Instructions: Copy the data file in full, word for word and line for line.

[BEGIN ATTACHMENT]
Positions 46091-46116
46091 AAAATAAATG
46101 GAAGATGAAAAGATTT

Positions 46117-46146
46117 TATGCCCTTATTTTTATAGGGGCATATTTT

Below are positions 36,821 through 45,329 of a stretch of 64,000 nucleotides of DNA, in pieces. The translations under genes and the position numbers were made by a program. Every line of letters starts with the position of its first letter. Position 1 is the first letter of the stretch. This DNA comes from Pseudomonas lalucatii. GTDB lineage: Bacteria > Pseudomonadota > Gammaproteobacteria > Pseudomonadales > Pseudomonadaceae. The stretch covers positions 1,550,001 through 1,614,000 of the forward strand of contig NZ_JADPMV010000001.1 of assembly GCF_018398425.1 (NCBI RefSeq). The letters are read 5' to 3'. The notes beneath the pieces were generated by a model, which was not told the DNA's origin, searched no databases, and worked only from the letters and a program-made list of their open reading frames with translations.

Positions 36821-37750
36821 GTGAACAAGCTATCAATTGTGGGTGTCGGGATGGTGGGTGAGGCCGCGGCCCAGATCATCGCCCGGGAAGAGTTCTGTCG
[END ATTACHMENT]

Positions 46091-46116
46091 AAAATAAATG
46101 GAAGATGAAAAGATTT

Positions 46117-46146
46117 TATGCCCTTATTTTTATAGGGGCATATTTT

Below are positions 36,821 through 45,329 of a stretch of 64,000 nucleotides of DNA, in pieces. The translations under genes and the position numbers were made by a program. Every line of letters starts with the position of its first letter. Position 1 is the first letter of the stretch. This DNA comes from Pseudomonas lalucatii. GTDB lineage: Bacteria > Pseudomonadota > Gammaproteobacteria > Pseudomonadales > Pseudomonadaceae. The stretch covers positions 1,550,001 through 1,614,000 of the forward strand of contig NZ_JADPMV010000001.1 of assembly GCF_018398425.1 (NCBI RefSeq). The letters are read 5' to 3'. The notes beneath the pieces were generated by a model, which was not told the DNA's origin, searched no databases, and worked only from the letters and a program-made list of their open reading frames with translations.

Positions 36821-37750
36821 GTGAACAAGCTATCAATTGTGGGTGTCGGGATGGTGGGTGAGGCCGCGGCCCAGATCATCGCCCGGGAAGAGTTCTGTCG